Italian Buttercream Meringue Frosting - IMBC

This makes a stable meringue from the cooked sugar beaten into it. This is a good buttercream to use in warm weather, but it will soften because of its high butter content.

Italian Buttercream Meringue Frosting


  • 4 sticks (1 pound) unsalted butter, slightly soft 1 cup Crisco® shortening 8 large egg whites *** 1/4 teaspoon cream of tartar 1/2 cup sugar 2 teaspoon clear, pure or powdered vanilla 1 cup sugar 1/4 cup water


  1. In a mixer, or by hand, beat butter and shortening together until smooth. Set aside in a cool area (68º F).
  2. Combine egg whites and cream of tartar in large mixing bowl. Whip on a low medium until frothy. When white color is constant, slowly add 1/2 cup of sugar in a very fine stream. Continue to beat on medium.
  3. While egg whites are beating, combine 1 cup of sugar and water in a small saucepan. Stir until dissolved, cook over medium heat until boiling. Cook to 250º F, as measured with a Candy Thermometer.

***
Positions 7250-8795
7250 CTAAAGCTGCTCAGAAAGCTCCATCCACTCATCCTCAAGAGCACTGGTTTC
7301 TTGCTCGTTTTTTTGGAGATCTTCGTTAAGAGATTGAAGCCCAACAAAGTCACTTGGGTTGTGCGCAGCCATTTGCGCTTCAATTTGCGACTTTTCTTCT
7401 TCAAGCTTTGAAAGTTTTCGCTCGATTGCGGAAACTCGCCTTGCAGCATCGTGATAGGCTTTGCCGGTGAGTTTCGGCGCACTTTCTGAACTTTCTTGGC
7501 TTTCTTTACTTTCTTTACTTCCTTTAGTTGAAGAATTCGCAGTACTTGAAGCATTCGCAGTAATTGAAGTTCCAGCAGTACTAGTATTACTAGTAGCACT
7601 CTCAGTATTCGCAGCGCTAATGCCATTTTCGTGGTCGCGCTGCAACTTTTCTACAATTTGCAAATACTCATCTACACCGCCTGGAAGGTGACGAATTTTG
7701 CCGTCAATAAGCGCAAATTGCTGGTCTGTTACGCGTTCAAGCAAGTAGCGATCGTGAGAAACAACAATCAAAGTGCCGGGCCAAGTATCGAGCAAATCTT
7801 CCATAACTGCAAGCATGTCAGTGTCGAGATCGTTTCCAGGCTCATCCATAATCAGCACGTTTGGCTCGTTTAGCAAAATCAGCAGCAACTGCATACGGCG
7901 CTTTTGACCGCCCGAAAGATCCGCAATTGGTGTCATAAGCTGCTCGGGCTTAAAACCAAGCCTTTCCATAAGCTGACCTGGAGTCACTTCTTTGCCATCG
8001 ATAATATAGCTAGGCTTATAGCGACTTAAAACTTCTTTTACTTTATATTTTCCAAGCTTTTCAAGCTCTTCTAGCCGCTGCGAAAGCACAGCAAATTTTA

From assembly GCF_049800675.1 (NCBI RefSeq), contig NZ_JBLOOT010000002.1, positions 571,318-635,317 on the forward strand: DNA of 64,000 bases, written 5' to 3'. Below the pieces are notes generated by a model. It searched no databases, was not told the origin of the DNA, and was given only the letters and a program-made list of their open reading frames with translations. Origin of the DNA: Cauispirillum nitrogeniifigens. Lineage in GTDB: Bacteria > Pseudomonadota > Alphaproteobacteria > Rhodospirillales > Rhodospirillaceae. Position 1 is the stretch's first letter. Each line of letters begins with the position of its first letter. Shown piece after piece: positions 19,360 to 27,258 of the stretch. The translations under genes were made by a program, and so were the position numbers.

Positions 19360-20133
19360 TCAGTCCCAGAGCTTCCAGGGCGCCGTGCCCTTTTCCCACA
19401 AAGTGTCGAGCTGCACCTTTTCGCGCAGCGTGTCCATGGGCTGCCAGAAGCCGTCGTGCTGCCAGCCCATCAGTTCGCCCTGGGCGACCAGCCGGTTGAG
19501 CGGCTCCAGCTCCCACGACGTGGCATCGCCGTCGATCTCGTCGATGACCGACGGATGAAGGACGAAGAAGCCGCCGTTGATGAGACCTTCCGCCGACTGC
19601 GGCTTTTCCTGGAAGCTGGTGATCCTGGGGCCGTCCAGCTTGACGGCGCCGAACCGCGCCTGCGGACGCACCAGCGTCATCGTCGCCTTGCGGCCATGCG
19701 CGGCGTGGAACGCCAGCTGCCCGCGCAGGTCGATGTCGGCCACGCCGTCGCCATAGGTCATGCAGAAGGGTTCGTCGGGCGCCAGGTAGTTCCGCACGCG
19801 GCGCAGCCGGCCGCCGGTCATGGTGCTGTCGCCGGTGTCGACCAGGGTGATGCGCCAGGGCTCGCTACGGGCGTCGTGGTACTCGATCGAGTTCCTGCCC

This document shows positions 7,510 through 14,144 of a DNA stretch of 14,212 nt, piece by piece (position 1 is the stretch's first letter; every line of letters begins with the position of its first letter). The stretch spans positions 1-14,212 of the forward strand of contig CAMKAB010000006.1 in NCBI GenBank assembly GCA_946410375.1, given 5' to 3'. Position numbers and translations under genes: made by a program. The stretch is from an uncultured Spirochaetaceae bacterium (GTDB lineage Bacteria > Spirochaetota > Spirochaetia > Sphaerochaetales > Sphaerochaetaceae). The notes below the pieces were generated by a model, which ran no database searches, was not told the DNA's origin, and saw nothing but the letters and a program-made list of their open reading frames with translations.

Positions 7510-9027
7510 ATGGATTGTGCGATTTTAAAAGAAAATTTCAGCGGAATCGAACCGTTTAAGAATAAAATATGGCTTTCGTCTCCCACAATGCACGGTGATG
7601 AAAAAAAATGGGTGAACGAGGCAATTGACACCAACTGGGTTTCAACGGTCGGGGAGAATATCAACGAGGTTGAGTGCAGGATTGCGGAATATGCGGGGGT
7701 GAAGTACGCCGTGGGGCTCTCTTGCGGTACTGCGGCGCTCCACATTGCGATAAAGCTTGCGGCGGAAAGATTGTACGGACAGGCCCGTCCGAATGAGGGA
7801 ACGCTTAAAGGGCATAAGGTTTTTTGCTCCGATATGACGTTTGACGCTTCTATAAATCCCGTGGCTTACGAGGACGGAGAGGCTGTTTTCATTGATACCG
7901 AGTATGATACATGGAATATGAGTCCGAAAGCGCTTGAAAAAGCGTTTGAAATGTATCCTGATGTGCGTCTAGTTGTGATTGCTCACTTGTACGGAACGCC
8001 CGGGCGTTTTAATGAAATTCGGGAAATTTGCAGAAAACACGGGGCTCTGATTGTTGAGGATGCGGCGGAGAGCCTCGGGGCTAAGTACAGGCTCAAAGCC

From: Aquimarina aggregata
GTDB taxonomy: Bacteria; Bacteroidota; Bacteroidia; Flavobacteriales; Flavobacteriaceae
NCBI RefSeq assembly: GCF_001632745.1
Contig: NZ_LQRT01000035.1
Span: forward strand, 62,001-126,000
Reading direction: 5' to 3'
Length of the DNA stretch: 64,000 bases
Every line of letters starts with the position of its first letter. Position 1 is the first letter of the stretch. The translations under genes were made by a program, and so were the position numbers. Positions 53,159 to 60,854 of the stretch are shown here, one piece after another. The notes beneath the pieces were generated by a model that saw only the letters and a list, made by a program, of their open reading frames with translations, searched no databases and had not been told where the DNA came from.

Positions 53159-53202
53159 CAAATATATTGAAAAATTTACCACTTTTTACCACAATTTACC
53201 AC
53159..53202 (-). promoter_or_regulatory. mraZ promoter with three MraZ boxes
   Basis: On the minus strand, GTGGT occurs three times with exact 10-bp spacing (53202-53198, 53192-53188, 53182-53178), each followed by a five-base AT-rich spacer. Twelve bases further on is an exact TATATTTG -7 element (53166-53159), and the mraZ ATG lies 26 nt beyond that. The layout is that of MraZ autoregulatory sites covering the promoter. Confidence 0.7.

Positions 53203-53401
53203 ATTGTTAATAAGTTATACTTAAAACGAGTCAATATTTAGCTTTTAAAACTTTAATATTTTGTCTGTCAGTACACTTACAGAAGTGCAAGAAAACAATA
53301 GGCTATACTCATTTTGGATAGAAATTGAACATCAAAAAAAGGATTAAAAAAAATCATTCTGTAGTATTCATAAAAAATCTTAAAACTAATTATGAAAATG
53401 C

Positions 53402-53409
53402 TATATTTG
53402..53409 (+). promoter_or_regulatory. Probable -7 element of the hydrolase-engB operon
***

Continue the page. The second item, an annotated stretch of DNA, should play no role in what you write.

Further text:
4. If egg whites haven't yet reached a shiny, but softly stiff stage, turn them up onto high to finish beating. If whites reach shiny/soft/stiff stage before sugar syrup is ready, reduce speed to stir and keep mixing until syrup is ready. Increase speed of mixture. Pour a Tablespoon of syrup into whites (stay away from pouring them onto whip), beat for 10 seconds, continue until all of syrup is used. Beat meringue until bottom of bowl has cooled to about 98°. You want the meringue to return to a stiff/shiny peak before adding the butter mixture. This will make a more stable buttercream.
  5. Using paddle, add butter, one heaping tablespoon at a time allowing mixture to mix for 10-15 seconds between additions. Continue until all butter is mixed in. If mixture breaks, continue beating at low-medium speed and mixture will come back together. Cool for about an hour in a cool area before using. Use immediately.
  6. NOTE: For a sweeter tasting Italian Meringue Buttercream, beat in 1 cups of sifted powdered sugar in the end. You can refrigerate it for a week, or freeze for several months. Be sure to allow the buttercream to come to room temperature, then whip it with an electric mixer on medium speed until it is once again thick, smooth, and shiny and returns to its original volume. ***Because much of the syrup's heat is lost to the bowl...the foam mass normally gets no hotter than 130 or 135 degrees F, which is insufficient to kill salmonella. You can use powdered pasteurized egg whites to make the Italian Meringue Buttercream if you are concerned.